# How to reintroduce $\hbar$ and $c$ into a formula written in natural units? [duplicate]

I am looking for a way to translate formulas written in natural units into either HLU units or SI units. Seeing the Planck constant and the speed of light would help me understand what is going on. The problem is that the advice to use dimensional analysis suggested fiddling with multiplying or dividing until it works. It was not a clearly defined procedure. Where can I find clear instructions how to rewrite a formula in natural units so that the constants will become visible?

• "It was not a clearly defined procedure." Well, you haven't seen a clear write-up yet, but the procedure is well defined. For each of the necessary outcome units there is only one combination of $\hbar$ and $c$ that will work. – dmckee --- ex-moderator kitten Sep 5 '19 at 23:02
• I have to say, though, that something few people every bother to mention is that there is an ambiguity in the dimensionality of an equation (because you can multiply the whole thing by any number of constant factors with affecting it's equality), so you must pick a symbol somewhere and say "This symbol will be adjusted to have these units and everything else must agree." As nuclear and particle physicists tend to write everything in multiples of $\mathrm{eV}$ I always elect to write energies as energy for my starting point. – dmckee --- ex-moderator kitten Sep 5 '19 at 23:11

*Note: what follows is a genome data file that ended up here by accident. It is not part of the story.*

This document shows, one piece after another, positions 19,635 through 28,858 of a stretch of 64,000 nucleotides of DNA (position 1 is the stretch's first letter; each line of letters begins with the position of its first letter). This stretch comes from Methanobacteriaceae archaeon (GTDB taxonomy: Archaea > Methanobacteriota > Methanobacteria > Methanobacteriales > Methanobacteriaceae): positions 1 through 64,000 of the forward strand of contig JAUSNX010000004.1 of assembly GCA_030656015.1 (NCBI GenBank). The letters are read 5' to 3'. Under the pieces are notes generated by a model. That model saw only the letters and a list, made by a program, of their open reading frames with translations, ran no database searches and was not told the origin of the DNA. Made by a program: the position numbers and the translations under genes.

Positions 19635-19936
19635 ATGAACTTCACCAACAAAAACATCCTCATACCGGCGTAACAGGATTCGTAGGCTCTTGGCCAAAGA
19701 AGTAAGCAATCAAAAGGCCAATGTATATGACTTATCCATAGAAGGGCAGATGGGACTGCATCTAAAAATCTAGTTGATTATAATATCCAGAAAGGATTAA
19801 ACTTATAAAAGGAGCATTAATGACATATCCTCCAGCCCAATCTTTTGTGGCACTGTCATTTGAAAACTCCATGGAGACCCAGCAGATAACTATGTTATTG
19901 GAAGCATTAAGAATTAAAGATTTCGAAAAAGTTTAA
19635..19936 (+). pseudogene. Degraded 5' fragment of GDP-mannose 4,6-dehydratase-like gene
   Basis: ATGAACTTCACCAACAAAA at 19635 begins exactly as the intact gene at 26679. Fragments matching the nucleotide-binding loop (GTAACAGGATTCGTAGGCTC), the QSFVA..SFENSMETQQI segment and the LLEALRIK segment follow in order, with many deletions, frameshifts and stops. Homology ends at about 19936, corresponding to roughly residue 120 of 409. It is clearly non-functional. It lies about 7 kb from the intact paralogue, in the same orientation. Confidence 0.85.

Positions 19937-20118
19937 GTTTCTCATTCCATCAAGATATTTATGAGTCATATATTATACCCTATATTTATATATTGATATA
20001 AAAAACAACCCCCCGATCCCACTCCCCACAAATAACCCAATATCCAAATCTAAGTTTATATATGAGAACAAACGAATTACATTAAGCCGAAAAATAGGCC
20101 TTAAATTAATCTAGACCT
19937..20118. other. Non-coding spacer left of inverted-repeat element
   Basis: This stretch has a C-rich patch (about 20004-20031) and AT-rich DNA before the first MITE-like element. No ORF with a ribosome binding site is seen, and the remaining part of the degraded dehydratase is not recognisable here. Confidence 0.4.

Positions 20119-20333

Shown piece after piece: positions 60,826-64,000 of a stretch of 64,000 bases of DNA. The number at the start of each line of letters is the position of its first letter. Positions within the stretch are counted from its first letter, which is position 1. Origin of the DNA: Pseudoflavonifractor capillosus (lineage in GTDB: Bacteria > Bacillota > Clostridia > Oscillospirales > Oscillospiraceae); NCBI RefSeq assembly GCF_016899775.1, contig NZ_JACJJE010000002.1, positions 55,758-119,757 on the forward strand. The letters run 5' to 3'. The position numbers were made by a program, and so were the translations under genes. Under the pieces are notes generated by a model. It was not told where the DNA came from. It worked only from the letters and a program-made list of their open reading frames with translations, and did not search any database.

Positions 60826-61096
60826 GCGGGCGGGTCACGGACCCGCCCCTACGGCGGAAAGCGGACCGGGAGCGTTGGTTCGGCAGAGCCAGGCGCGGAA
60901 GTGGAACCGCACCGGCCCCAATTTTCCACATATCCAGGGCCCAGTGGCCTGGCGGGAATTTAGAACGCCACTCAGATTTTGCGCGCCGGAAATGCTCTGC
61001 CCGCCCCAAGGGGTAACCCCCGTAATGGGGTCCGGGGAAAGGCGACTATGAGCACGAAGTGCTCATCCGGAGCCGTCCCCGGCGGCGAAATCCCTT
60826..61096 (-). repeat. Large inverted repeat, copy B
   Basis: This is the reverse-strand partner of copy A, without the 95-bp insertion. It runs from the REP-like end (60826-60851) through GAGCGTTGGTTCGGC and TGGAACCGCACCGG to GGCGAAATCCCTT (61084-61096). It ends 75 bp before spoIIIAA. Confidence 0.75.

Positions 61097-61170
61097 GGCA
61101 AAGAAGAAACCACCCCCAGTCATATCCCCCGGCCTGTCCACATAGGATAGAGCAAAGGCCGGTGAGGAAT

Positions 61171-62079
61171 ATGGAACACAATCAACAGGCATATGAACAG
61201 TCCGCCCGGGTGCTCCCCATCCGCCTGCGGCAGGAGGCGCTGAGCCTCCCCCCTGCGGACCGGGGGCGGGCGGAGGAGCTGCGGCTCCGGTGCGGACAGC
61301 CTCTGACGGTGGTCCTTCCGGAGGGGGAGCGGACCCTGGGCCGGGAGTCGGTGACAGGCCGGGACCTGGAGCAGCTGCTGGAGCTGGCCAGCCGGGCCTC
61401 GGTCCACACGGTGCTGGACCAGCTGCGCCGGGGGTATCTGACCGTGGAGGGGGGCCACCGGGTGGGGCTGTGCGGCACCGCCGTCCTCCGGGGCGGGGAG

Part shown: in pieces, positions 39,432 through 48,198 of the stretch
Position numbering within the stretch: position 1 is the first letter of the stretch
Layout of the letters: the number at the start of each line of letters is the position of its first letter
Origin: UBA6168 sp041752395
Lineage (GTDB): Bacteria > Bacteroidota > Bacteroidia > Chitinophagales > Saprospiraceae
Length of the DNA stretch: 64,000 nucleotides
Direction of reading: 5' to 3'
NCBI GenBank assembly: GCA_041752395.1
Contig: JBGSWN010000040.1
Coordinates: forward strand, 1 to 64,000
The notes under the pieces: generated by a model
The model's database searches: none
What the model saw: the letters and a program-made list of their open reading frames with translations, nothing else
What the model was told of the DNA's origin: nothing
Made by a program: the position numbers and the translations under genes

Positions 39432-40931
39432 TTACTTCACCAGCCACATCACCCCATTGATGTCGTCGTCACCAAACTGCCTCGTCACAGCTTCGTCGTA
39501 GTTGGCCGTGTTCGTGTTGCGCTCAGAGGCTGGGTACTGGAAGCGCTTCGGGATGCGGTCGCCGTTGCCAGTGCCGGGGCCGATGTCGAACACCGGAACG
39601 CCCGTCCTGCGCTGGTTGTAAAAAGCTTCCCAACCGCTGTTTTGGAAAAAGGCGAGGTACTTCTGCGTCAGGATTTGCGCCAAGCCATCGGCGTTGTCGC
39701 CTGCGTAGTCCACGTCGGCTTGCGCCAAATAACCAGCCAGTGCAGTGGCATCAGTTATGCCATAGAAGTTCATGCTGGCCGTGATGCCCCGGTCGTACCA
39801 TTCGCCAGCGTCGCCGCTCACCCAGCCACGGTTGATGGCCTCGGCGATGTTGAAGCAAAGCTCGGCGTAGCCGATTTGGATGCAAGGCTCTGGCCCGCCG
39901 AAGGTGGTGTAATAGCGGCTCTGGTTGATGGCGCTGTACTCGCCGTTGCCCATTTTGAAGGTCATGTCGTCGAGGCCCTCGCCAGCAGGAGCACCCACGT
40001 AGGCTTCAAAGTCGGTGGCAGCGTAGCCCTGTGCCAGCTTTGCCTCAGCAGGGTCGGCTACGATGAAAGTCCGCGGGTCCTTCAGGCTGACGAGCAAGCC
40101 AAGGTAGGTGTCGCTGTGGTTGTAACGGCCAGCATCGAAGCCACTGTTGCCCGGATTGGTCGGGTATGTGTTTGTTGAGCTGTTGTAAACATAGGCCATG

You multiply every but one term of the equation with unknown powers of $$c^\alpha$$ and $$\hbar^\beta$$, where $$\alpha$$ and $$\beta$$ are variables. Then you identify the powers of mass, length, time etc. on both sides, which should give you equations in $$\alpha$$ and $$\beta$$. After solving them, you know exactly how many $$c$$ and how many $$\hbar$$s you have to add.
This works because we are not changing the equation. In natural units, $$c=1$$ and $$\hbar=1$$ (and maybe some other constants as well) and therefore multiplying by $$1^\alpha$$ does not change anything.
• You need to go term-by-term - the equation $(-\frac{1}{2m}\nabla^2 + V)\psi = E\psi$ needs an $\hbar^2$ in the kinetic term but not in the potential term. – J. Murray Sep 5 '19 at 23:05